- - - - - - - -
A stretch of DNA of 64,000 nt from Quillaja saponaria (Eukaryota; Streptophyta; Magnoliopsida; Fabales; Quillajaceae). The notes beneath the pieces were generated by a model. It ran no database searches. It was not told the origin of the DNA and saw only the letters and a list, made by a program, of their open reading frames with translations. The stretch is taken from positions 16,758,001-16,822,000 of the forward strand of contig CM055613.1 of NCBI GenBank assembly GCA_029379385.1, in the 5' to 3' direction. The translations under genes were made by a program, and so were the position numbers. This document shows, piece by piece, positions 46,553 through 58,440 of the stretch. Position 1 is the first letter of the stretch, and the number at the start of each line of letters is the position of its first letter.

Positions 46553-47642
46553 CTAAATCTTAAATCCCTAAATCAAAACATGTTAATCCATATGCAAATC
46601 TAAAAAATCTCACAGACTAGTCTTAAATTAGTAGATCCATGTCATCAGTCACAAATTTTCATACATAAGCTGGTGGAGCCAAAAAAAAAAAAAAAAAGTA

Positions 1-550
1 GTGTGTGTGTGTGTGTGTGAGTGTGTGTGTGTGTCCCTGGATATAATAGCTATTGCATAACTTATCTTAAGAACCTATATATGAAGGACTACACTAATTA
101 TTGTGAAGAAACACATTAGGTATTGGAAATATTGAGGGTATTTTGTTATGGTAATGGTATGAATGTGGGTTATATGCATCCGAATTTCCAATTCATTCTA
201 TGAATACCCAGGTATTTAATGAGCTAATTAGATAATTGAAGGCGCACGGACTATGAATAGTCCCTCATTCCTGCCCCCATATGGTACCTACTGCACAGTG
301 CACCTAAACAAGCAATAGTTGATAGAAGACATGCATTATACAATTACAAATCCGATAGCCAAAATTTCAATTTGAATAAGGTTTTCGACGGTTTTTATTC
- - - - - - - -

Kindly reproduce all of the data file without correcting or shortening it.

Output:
A stretch of DNA of 64,000 nt from Quillaja saponaria (Eukaryota; Streptophyta; Magnoliopsida; Fabales; Quillajaceae). The notes beneath the pieces were generated by a model. It ran no database searches. It was not told the origin of the DNA and saw only the letters and a list, made by a program, of their open reading frames with translations. The stretch is taken from positions 16,758,001-16,822,000 of the forward strand of contig CM055613.1 of NCBI GenBank assembly GCA_029379385.1, in the 5' to 3' direction. The translations under genes were made by a program, and so were the position numbers. This document shows, piece by piece, positions 46,553 through 58,440 of the stretch. Position 1 is the first letter of the stretch, and the number at the start of each line of letters is the position of its first letter.

Positions 46553-47642
46553 CTAAATCTTAAATCCCTAAATCAAAACATGTTAATCCATATGCAAATC
46601 TAAAAAATCTCACAGACTAGTCTTAAATTAGTAGATCCATGTCATCAGTCACAAATTTTCATACATAAGCTGGTGGAGCCAAAAAAAAAAAAAAAAAGTA

Positions 1-550
1 GTGTGTGTGTGTGTGTGTGAGTGTGTGTGTGTGTCCCTGGATATAATAGCTATTGCATAACTTATCTTAAGAACCTATATATGAAGGACTACACTAATTA
101 TTGTGAAGAAACACATTAGGTATTGGAAATATTGAGGGTATTTTGTTATGGTAATGGTATGAATGTGGGTTATATGCATCCGAATTTCCAATTCATTCTA
201 TGAATACCCAGGTATTTAATGAGCTAATTAGATAATTGAAGGCGCACGGACTATGAATAGTCCCTCATTCCTGCCCCCATATGGTACCTACTGCACAGTG
301 CACCTAAACAAGCAATAGTTGATAGAAGACATGCATTATACAATTACAAATCCGATAGCCAAAATTTCAATTTGAATAAGGTTTTCGACGGTTTTTATTC